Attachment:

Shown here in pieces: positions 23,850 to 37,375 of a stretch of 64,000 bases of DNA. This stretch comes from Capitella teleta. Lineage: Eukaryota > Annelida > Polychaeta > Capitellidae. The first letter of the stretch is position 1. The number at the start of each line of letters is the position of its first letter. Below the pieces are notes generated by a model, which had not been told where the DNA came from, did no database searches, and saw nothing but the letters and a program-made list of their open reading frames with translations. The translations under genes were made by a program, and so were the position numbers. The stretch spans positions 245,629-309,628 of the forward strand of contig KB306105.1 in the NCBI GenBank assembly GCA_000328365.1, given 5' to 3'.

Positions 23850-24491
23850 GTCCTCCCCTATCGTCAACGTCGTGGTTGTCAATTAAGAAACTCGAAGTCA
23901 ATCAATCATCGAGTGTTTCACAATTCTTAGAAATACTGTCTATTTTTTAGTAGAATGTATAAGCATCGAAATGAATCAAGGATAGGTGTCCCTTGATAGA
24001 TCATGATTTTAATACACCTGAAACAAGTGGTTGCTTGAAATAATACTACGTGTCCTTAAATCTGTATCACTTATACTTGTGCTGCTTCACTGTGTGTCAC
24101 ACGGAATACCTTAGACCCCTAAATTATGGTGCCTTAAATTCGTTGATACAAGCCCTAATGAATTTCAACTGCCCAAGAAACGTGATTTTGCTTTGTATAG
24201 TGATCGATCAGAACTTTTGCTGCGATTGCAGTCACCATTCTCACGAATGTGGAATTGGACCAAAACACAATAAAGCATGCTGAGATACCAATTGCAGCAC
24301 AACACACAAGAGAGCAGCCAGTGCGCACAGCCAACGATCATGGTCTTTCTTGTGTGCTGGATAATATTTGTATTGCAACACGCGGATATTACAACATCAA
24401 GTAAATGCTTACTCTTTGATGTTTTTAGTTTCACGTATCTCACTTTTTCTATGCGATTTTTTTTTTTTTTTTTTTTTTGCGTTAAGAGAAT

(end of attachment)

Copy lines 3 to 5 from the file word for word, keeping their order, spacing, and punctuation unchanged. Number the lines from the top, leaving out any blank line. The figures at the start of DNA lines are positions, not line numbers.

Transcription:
23850 GTCCTCCCCTATCGTCAACGTCGTGGTTGTCAATTAAGAAACTCGAAGTCA
23901 ATCAATCATCGAGTGTTTCACAATTCTTAGAAATACTGTCTATTTTTTAGTAGAATGTATAAGCATCGAAATGAATCAAGGATAGGTGTCCCTTGATAGA
24001 TCATGATTTTAATACACCTGAAACAAGTGGTTGCTTGAAATAATACTACGTGTCCTTAAATCTGTATCACTTATACTTGTGCTGCTTCACTGTGTGTCAC